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Kidney Health and the End-Of-Life Patient

With March being National Kidney Month, we thought we would explore kidney health for individuals in end-of-life care in Santa Clara and elsewhere. Here at Pathways, we care for many patients suffering from kidney failure and other problems and do all we can to make them as comfortable as possible. Unfortunately, kidney disease is known as a “silent disease,” as there are often no symptoms during the early stages. In fact, 90% of Americans with chronic kidney disease don’t even know they have the disease until the advanced stages.

Symptom Control: Advanced Kidney Disease

People with advanced kidney disease (AKD) have very unique and significant symptom control requirements, with profiles that are quite similar to those with advanced cancer. Those symptoms include breathlessness, fatigue, pain, and itching. On top of the physical symptoms, they also have needs relating to psychological, social, and spiritual well-being, such as worrying about financial loss, increased dependency, and accepting their changing roles.

Advanced care planning is essential to opening up the lines of communication between the individual and their healthcare professionals regarding future needs. Establishing priorities when it comes to end-of-life care should be top of mind, so as to help them prepare for and better control their future, their quality of life, and their end of life. According to the National Library of Medicine, while most hospice patients prefer to die in their own homes, studies suggest that most renal patients die in hospitals.

Hospice care services are an essential transition for people with AKD who are withdrawing from dialysis and who choose not to have dialysis.

Causes of Kidney Failure

Kidney failure is typically caused by health problems that have damaged the kidneys over the long term. Those common health problems can include:

  • Diabetes
  • High blood pressure
  • Autoimmune diseases (lupus, etc.)
  • Genetic diseases
  • Kidney disorders like Nephrotic syndrome
  • Problems with the urinary tract (i.e., kidney stones)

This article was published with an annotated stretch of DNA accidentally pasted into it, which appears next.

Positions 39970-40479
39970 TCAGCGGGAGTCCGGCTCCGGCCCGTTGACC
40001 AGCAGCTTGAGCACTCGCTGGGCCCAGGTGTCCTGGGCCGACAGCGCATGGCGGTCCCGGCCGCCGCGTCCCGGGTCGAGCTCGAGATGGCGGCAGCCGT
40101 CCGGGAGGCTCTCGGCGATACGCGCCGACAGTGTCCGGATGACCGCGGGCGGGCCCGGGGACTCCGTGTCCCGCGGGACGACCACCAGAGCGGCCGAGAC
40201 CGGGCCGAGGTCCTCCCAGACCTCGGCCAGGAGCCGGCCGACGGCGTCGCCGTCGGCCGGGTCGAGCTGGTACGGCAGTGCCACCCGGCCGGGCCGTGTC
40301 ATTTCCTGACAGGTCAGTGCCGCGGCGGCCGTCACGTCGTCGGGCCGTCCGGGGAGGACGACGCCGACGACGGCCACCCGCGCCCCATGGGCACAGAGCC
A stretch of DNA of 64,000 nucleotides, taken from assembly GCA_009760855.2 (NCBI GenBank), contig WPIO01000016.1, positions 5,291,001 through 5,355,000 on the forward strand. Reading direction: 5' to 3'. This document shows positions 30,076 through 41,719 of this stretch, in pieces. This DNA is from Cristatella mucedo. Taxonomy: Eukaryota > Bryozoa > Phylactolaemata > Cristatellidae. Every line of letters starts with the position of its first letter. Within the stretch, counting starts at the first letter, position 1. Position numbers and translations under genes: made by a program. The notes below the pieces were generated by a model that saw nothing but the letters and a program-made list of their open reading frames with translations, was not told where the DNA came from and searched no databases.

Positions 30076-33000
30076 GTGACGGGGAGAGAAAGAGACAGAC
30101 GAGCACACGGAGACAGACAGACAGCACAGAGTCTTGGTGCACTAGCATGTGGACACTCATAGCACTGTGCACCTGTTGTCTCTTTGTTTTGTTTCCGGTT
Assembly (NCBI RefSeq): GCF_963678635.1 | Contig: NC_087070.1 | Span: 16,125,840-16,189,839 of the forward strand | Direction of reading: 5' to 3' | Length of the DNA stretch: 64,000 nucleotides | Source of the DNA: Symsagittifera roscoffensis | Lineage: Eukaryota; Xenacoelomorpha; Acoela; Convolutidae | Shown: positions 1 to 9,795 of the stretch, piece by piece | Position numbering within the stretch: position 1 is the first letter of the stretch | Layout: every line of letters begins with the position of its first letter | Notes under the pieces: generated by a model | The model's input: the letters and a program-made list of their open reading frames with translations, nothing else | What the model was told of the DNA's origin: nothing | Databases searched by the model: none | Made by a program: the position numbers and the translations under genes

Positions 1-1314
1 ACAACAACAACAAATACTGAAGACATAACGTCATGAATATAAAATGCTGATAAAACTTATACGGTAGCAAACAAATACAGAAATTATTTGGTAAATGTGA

• Smoking
  • Excessive alcohol use

While these health problems don’t always lead to kidney failure, they pose a high risk of developing it. Acute kidney injury, or AKI, can also cause kidney failure, which comes on quickly (within a couple of days) and is common in those already hospitalized for other health problems, according to the American Kidney Fund.

Kidney failure is detected through tests by a specialist (called a nephrologist) such as blood tests, urine tests, and kidney biopsy. Typical treatment includes dialysis and kidney transplant. Your life expectancy with kidney failure will depend on your age and overall health. Dialysis, on average, can help people live between five and 10 years, with transplants helping people live up to 20.

Those who choose not to treat kidney failure, such as those in hospice, can receive medical management. This won’t save their life but it will keep them comfortable.

Signs of End-of-Life Kidney Failure

End-of-life kidney failure tends to be very painful, although this depends on the patient. For those who do have pain, these symptoms can be managed with hospice care services and medications designed to meet their physical, mental, and emotional needs. Kidney failure, also known as renal failure, is the final stage of chronic kidney disease. This is when the kidneys can no longer filter waste and water from the blood, which creates a build-up in the body. This is a terminal situation when left untreated.

To address this, the person would either need a kidney transplant or dialysis. If these are not possible or the individual opts not to get those treatments, hospice care is a way to make them feel more comfortable during their remaining time. Death usually occurs within a few weeks once the end-stage renal disease is reached.

Family caregivers should be aware of the signs of end-stage kidney failure so they can get their loved one the proper care and attention. Those signs include:

  • Water retention and swelling of legs or feet
  • Loss of appetite, vomiting, nausea
  • Confusion
  • Shortness of breath
  • Insomnia and difficulty sleeping
  • Itchiness, muscle twitches, cramps
  • Passing little to no urine
  • Drowsiness and fatigue

Besides managing pain symptoms and making sure their loved one is as comfortable as possible, family caregivers can communicate with the doctor about the signs of end-of-life kidney failure they are noticing. Family members can also help their loved one get their affairs in order, and contact a reputable hospice services provider as soon as they can. Hospice helps family caregivers manage their own needs, with a team that is comprised of nurses, volunteers, doctors, aides, and social workers. This team can offer such services as medical care and advice, personal care such as grooming and bathing, and medication management.

Contact Pathways Home Health and Hospice

As we said, we care for many people who suffer from kidney disease and related conditions. To learn more about our program and what our caregivers do, contact us at 888-978-1306.